PublicKey Cryptography Standards (PKCS) #1: RSA Cryptography Specifications Version 2.1", RFC 3447
, 2003
"... This memo provides information for the Internet community. It does not specify an Internet standard of any kind. Distribution of this memo is unlimited. IESG Note The IESG thanks RSA Laboratories for transferring change control to the IETF. Enhancements to this specification that preserve backward c ..."
Abstract

Cited by 115 (0 self)
 Add to MetaCart
This memo provides information for the Internet community. It does not specify an Internet standard of any kind. Distribution of this memo is unlimited. IESG Note The IESG thanks RSA Laboratories for transferring change control to the IETF. Enhancements to this specification that preserve backward compatibility are expected in an upcoming IETF standards track document. This document represents a republication of PKCS #8 v1.2 from RSA Laboratories ’ Public Key Cryptography Standard (PKCS) series. Change control is transferred to the IETF. The body of this document, except for the security considerations section, is taken directly from the PKCS #8 v1.2 specification. This document describes a syntax for privatekey information.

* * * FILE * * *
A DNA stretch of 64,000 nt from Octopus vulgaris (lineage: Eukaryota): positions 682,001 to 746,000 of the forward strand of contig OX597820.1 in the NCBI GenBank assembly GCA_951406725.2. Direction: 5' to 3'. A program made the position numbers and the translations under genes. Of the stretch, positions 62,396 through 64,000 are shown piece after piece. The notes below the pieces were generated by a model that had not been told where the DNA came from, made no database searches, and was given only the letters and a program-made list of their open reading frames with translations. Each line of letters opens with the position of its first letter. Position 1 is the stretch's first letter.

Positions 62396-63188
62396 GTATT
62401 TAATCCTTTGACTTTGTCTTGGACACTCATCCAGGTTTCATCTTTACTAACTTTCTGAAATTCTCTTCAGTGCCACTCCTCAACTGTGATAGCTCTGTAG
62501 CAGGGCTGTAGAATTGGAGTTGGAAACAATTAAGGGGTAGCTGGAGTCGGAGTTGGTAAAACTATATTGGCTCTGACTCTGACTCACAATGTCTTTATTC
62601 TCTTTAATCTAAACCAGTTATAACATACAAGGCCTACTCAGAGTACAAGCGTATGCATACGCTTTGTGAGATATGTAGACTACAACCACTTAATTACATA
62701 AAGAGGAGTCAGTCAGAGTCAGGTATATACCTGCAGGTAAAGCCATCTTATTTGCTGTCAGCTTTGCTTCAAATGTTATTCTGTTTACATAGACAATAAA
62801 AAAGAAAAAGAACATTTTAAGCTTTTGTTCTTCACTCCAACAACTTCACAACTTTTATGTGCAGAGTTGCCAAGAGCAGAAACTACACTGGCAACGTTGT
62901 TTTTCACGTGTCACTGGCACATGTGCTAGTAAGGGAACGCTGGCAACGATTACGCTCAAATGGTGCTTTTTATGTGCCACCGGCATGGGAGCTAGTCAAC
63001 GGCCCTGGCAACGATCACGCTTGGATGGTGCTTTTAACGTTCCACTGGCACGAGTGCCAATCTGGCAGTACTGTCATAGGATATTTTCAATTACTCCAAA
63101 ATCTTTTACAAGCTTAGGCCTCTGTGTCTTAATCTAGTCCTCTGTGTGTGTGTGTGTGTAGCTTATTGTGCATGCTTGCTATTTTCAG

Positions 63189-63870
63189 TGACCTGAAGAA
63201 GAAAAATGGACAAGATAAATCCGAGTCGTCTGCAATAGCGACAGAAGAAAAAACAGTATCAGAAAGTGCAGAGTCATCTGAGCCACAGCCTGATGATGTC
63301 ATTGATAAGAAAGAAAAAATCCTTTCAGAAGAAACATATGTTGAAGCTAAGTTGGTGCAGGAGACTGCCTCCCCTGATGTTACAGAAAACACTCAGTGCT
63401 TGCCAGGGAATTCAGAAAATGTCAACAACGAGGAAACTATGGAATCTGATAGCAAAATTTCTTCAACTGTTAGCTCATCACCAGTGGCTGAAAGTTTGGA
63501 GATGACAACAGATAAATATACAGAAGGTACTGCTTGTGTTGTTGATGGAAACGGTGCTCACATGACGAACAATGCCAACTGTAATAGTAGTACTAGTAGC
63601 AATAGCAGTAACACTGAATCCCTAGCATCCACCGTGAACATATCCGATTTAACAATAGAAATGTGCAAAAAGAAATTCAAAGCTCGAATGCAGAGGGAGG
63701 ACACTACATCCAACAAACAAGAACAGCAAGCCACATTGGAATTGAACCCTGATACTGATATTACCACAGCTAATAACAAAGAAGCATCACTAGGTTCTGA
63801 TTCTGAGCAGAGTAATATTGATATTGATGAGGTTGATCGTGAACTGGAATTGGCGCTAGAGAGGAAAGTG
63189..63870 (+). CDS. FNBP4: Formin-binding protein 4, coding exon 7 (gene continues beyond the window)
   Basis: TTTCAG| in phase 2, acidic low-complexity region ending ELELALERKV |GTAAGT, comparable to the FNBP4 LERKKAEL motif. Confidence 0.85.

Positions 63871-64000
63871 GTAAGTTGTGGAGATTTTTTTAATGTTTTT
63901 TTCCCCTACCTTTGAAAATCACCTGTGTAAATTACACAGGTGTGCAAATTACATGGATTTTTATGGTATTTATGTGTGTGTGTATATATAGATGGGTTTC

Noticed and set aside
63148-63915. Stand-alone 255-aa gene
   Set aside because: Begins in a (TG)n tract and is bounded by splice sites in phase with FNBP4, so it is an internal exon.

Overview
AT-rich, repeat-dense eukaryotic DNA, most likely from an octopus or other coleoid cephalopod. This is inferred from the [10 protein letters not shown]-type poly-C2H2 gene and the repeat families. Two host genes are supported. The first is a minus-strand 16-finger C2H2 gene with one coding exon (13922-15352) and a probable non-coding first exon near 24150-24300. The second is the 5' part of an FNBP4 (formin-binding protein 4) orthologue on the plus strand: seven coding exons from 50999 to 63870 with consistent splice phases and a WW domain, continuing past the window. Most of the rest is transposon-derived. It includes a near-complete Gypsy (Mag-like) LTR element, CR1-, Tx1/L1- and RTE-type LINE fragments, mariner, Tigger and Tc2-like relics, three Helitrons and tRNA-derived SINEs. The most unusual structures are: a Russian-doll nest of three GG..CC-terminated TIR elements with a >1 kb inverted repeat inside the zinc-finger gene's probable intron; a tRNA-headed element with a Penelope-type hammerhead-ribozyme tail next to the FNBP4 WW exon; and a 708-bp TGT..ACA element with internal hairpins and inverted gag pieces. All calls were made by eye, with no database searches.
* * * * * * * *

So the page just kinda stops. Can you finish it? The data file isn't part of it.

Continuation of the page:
How to Enhance the Security of PublicKey Encryption at Minimum Cost
, 1999
"... This paper presents a simple and generic conversion from a publickey encryption scheme which is indistinguishable against chosenplaintext attacks into a publickey encryption scheme which is indistinguishable against adaptive chosenciphertext attacks in the random oracle model. The scheme obtained ..."
Abstract

Cited by 92 (8 self)
 Add to MetaCart
This paper presents a simple and generic conversion from a publickey encryption scheme which is indistinguishable against chosenplaintext attacks into a publickey encryption scheme which is indistinguishable against adaptive chosenciphertext attacks in the random oracle model. The scheme obtained by the conversion is as efficient as the original encryption scheme and the security reduction is very tight in the exact security manner.